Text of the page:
In March 2023, the long-awaited United Nations Water Conference will take place, 46 years after the first. From it will come to a roadmap and a schedule to ensure that humanity reaches 2030 with the human right to water and sanitation fulfilled for all.
Water Conference 2023
The United Nations Conference on Water is finally going to be held, from March 22 to 24 in New York, 46 years after the first one took place, in March 1977 in Mar del Plata (Argentina). It has taken almost half a century for the UN to dedicate a new top-level monographic conference to the liquid element, coinciding with the middle of the Decade for Action on Water and Sanitation (2018-2028).
“The 2023 Water Conference marks a critical moment for global water policy and is an opportunity not to be missed. After 46 years since the last one, we need a conference that can provide high-impact solutions and promote tangible change,” the UN said last World Water Day. A real change is awaited by the 2.2 billion people who still do not have access to drinking water and the 4.2 billion who live without adequate sanitation.
The international organization hopes that this event, which will coincide with World Water Day 2023, will take stock of the results of the middle of the Decade of Action and establish a specific roadmap and schedule for humanity to reach 2030 with the right access to water and guaranteed sanitation for all. And for this, they warn that “a high-level ambition is necessary in the coming months prior to the 2023 conference to promote action and place water at the center of the global agenda and the achievement of the SDGs”.
In the first quarter of this year, this ambition has been reflected in a global stakeholder consultation to collect views, experiences and proposals from organizations around the world on possible topics of dialogue to be established at the Conference. of the Water of 2023.
The United Nations has just published the results of this global consultation, which has received a total of 146 contributions. Interest groups (business and industry, scientists, experts, NGOs, indigenous peoples and youth) proposed that the interactive dialogues of the 2023 conference consider specific and cross-sectoral issues, related to the three dimensions of sustainable development (social, economic and environmental). ).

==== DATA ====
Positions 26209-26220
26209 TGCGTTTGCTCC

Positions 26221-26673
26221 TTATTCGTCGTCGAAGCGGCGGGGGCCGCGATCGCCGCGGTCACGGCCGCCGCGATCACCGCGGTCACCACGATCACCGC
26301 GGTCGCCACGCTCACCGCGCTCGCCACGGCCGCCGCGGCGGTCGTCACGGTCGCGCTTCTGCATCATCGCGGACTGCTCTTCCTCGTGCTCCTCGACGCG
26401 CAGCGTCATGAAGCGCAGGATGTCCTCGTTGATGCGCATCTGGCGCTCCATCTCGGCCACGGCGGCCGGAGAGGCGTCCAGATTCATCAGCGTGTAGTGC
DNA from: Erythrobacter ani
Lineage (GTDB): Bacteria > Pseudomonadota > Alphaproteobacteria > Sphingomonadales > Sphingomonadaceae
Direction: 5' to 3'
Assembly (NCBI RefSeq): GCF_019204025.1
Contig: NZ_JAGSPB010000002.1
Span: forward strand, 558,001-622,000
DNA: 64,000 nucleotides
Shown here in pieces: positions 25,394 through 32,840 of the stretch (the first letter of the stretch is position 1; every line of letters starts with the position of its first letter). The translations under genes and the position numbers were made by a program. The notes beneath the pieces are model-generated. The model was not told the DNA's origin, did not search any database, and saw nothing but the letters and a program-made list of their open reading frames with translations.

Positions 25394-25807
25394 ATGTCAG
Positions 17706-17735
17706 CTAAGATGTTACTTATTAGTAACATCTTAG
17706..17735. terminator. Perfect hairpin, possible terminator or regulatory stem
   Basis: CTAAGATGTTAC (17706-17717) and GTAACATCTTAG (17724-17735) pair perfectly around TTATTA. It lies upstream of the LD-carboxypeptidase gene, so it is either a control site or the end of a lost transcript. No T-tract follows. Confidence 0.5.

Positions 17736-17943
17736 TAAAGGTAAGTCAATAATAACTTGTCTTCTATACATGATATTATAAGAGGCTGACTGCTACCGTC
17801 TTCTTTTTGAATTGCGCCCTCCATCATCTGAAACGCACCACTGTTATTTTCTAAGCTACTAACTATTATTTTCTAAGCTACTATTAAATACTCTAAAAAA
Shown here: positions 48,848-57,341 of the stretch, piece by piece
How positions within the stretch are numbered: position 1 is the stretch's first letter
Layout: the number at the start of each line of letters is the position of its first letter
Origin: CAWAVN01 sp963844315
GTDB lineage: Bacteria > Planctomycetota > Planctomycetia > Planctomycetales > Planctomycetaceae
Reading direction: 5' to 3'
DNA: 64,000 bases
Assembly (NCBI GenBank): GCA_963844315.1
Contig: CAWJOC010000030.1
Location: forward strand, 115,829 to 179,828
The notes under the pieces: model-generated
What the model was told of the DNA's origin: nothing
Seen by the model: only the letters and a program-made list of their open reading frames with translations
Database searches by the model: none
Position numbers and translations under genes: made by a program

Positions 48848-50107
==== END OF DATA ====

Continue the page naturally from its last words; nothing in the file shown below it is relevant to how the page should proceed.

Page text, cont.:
From gender equality in access to water, cross-border cooperation or education, to investments in infrastructure, reuse or improvement of water quality, interest groups have drawn a faithful portrait of the main water challenges of the planet.
The dangers are real
Meanwhile, as governments prepare for the upcoming UN climate conference (COP 27) in November and the 2023 UN-Water Conference, the UNECE painted a potentially bleak picture moving forward in parts of Europe.
From damage to water supply and sewage infrastructure to water quality degradation and sewage spillage, the impacts are already being felt.
For example, increased energy demand and treatment plant outages in Hungary threaten significant additional operating costs for wastewater treatment.
And the challenges of ensuring an adequate water supply in the Netherlands have increased, while Spain struggles to maintain a minimum supply of drinking water during periods of drought.
There will be different appointments ahead of the long-awaited United Nations Conference on Water in 2023 in which various issues will be discussed and negotiated to reach next March with the homework done. The most important meeting, without a doubt, will be COP27, between November 7 and 18, 2022.
The UN already announced last World Water Day that it intends this resource to be one of the central themes of this world event, not as has happened in previous editions. « Water will be the protagonist in the context of COP27. The links between the water agenda and the climate are clear and we must face both the challenges of its scarcity and the extreme phenomena that cause water-related disasters”, concluded António Guterres at his year-long celebration event held last World Day.
The United Nations does not forget to unite SDGs 6 and 17, highlighting that “alliances between interest groups must be improved. Only through combined efforts can we achieve the water agenda. We have to strengthen the dialogue with other sectors and find common levers to accelerate progress. Business, civil society, academia and all stakeholders must play an active role in the preparatory process and in the conference itself », he concludes.
The planet needs urgent action to protect the increasingly scarce element that gives it life. Hopefully this long-awaited conference in 2023 will ensure that in the near future the human rights to water are protected, promoted and ultimately fulfilled.